925.nl, 2 February 2015: 'Will parkers bully municipality of Amsterdam en masse?'
"A little civil disobedience is out of the question as a parker in Amsterdam since Cition and its scanning cars collar almost every miscreant. But oh *here you may start cheering* the judge ruled on Friday that scanning linked to a license plate is not allowed at all, if you don't want to. You still have to pay, but for the frustrated parker, here is the opportunity to bully back a bit. Of course, you would never do that, but still...
Parker strikes back
(...) Automatically, your license plate will be scanned and it will be determined whether you have neatly and sufficiently donated to the municipality of Amsterdam for parking your car. We should not want this, argues Bas Filippini of the Privacy First foundation. He is willing to pay, but not when his license plate is registered in the process. Last year, he decided to be bold and pay for his parking space, but did not enter his license plate number.
Of course, Cition came by and diagnosed the shortcoming, resulting in a fine. That was challenged by Filippini and the judge ruled in his favour last Friday because it could be established that payment had been made. Ergo: if you don't want to, you don't have to enter your license plate number and thus Cition's system goes to hell.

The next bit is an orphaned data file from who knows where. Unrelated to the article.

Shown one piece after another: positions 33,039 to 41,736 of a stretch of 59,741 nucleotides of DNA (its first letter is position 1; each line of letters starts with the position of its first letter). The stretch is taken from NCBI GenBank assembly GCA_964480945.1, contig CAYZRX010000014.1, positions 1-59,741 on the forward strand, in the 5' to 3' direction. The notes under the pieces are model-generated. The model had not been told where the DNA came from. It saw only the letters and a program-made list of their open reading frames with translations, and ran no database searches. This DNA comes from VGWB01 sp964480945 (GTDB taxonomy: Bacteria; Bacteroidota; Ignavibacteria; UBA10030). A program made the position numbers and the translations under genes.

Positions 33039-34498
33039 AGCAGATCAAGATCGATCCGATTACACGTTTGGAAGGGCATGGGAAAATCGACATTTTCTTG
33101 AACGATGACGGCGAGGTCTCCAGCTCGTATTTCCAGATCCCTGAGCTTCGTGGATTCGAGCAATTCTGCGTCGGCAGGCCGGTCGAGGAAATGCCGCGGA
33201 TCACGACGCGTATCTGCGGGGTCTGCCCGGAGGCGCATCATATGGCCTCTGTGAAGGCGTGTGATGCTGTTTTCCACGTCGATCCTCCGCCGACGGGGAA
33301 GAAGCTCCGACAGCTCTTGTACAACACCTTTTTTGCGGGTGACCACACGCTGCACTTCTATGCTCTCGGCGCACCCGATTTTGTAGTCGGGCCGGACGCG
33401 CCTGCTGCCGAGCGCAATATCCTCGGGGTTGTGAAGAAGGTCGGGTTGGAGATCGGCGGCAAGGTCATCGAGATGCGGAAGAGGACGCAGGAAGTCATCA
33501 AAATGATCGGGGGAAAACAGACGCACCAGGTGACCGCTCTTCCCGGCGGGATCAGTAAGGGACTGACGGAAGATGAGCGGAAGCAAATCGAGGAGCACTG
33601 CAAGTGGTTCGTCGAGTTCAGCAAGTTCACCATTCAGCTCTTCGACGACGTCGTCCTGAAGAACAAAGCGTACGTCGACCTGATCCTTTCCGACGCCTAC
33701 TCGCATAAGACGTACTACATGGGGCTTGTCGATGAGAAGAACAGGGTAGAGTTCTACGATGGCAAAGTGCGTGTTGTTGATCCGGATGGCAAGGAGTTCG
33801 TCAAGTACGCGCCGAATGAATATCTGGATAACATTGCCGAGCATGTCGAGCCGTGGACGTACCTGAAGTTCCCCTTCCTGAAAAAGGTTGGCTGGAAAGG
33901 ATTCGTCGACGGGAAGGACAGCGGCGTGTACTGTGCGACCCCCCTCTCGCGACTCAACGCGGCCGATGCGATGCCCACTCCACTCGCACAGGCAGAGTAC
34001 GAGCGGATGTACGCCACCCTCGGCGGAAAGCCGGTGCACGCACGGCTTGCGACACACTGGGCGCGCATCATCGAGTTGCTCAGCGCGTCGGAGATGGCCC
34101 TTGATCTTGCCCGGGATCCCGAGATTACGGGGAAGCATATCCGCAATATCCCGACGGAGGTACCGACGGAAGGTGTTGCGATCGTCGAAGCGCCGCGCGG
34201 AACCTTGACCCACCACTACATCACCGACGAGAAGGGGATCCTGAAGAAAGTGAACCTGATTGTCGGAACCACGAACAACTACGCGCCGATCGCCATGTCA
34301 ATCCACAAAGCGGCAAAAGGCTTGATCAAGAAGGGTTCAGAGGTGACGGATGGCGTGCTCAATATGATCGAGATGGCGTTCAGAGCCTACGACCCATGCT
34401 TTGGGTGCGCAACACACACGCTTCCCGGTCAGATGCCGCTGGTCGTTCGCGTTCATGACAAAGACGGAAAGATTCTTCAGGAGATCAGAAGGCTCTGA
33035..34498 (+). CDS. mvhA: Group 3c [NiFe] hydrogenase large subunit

AT5 knows its citizens and headlined 'Judicial ruling bombshell under parking policy'? Because what if Amsterdam motorists now refuse en masse to stop entering their license plates? Mind you, you will still have to pay, but if you have principled objections that your license plate (and thus your location) can be scanned without question by Cition's we-sit-dry parking administrators, you won't have to pass on your license plate. And with that, the system that already brought in a record 166 million euros in 2013 is no longer as efficient and virtually worthless.
Cition itself says parkers won't really do that, as they are super happy with the system. They think (or hope?). In any case, the Citions are going to dive into the ruling, because there might be some room in there? They could also have listened to Filippini for a moment, as he has had a solution for a long time: if a number is now painted briefly on every parking space, motorists can enter it at the vending machine. Completely anonymous. (...)"
Source: http://925.nl/archief/2015/02/02/gaan-parkeerders-massaal-gemeente-amsterdam-pesten/, 2 February 2015.